We were close by the Tuolumne River, which flowed around granite boulders between meadow-grass banks. The water was astonishingly cold. We were not far from its headwaters in the Lyell Glacier. But because we were boys, and because we hiked many miles most days and didn’t have the pond on Indian Creek to rinse off, we edged out into the current and took the plunge.

I decided for some reason to see how far downstream I could swim underwater. The sunlight beaming into that golden world drew me on. There on my right was a rainbow trout holding in the lee of boulder. Another one on the left, in the dappled shade, gills waving. Breast-stroking with my belly inches from the golden sand, I kept going, riding the invisible current.

When finally I popped up I had the biggest ice-cream headache of all time. It alarmed me. I thought my brain might freeze, or explode. But I worked my way back up the bank to do it again.

We did riskier things than that. Near the end of the fortnight, when we had become trail-hardened and nearly immune to thirst – sucking on a pebble was a suggested sublimation – we hiked in to Cathedral Peak and climbed its dragon-back ridge. We carried no ropes. This was not Outward Bound. Harry was not a technical climber. It is remarkable to me in retrospect that he let us do what we did. The climbing was not especially difficult, no more than a class 4 on the Yosemite scale, but the exposure was horrendous. Slip off and it would have been certain death. Harry just assumed that none of his 40 boys would be so foolish as to slip. It was part of his worldview, his insistence (we might call it naiveté in today’s litigious world) that the correct path, the only conceivable path to success, be cleaved to.

Because Harry didn’t worry, or show it, I didn’t worry either. All I felt on that knife-edge was the elation of movement through space, pure movement through rarefied air, focused, consequential movement.

On one of our nights in Tuolumne, I woke to a sound I couldn’t figure out – wet and scratchy, nearby. When my eyes adjusted at last to the darkness, I saw, not 15 feet away, a full-sized black bear sitting up with his legs outstretched holding a tin can between his paws slowly licking the flavor from its inside.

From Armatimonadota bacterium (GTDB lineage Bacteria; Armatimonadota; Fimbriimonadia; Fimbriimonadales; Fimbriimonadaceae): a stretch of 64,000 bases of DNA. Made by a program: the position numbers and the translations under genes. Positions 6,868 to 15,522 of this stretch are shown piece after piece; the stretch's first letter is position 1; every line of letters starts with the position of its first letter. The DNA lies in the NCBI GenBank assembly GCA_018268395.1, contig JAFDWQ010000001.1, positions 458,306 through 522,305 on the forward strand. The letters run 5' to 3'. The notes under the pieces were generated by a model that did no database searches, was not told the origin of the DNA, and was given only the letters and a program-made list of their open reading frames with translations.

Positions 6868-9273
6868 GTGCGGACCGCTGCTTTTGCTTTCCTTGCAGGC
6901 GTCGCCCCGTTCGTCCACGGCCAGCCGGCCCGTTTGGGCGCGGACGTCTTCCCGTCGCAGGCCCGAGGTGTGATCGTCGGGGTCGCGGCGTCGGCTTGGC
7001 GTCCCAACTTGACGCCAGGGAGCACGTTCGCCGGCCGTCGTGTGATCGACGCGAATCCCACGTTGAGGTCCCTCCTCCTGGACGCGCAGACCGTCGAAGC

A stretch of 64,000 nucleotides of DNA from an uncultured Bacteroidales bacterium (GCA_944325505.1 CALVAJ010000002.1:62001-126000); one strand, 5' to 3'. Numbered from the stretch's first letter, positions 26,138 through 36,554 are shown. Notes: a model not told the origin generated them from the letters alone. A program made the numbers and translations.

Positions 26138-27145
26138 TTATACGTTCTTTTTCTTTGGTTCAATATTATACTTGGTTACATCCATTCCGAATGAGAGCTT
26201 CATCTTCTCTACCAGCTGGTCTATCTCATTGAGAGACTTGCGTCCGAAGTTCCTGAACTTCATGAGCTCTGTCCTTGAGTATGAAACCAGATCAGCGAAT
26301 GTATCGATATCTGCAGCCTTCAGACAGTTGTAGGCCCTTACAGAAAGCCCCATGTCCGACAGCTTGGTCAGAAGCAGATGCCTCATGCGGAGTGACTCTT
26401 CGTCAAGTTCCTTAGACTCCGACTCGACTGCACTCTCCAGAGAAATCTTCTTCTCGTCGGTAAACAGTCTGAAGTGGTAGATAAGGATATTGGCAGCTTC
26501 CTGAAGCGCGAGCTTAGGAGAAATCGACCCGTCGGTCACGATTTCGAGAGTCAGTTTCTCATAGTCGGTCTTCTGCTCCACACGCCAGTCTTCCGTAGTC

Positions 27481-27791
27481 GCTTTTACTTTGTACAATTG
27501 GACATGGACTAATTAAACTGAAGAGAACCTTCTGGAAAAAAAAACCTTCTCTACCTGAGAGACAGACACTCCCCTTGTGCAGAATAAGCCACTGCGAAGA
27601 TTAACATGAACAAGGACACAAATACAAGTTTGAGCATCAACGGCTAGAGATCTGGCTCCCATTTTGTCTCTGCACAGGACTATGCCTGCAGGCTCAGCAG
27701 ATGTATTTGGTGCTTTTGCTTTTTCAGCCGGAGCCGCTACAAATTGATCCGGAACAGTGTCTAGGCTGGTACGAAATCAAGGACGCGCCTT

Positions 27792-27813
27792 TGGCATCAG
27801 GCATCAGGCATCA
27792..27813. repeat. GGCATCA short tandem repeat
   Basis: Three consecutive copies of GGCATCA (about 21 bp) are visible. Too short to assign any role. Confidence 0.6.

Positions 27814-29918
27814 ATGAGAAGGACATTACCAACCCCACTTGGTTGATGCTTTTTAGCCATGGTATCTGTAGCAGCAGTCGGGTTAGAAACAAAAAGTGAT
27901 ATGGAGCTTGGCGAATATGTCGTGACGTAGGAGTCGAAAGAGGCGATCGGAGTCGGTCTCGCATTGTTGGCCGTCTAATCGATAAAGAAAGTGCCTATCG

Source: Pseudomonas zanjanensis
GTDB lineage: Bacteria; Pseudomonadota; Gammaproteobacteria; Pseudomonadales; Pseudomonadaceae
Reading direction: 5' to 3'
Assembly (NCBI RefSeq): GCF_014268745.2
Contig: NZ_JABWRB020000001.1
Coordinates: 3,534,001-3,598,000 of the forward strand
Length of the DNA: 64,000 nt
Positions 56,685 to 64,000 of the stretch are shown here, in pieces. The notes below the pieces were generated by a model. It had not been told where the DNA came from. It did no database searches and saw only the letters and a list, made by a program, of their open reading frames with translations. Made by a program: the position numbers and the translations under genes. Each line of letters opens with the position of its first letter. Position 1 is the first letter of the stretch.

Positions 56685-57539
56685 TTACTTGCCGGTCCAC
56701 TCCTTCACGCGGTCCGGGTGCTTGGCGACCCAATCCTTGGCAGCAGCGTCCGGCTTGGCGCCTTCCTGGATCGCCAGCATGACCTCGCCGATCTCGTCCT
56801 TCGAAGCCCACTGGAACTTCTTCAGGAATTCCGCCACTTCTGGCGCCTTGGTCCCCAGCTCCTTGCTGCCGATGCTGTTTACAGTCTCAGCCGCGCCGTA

I tried to think through a logical best strategy. It wouldn’t do, surely, to bolt up out of my bag, or even to try to slither out and steal away. So, I decided to lie as still as I could, keep my breathing slow and calm. It worked like a charm. I fell back to sleep and didn’t stir until the sun was on me.

At the end of his wind-storm essay, John Muir wrote: “We all travel the Milky Way together, trees and men; but it never occurred to me until this storm-day, while swinging in the wind, that trees are travelers, in the ordinary sense. They make many journeys, not extensive ones, it is true; but our own little journeys, away and back again, are only little more than tree-wavings – many of them not so much.”

Why do our journeys take us where they do? Some stay close to home. I grew up at the beach, a bustling place of cars and surfboards and the sounds of volleyballs smacking the sand. I could have stayed. Or come back. Much of my family stayed on the California coast.

On that Trailfinders trip to Tuolumne I took dozens of snapshots with my Brownie box camera. I didn’t have an eye. They all came out looking the same: dull, black-and-white landscapes of trees and rock and sky. But I loved what I was looking at through the viewfinder. I was pretty sure I wanted my “tree-wavings” to happen in the mountains, with all that the mountains could offer up.

To be continued.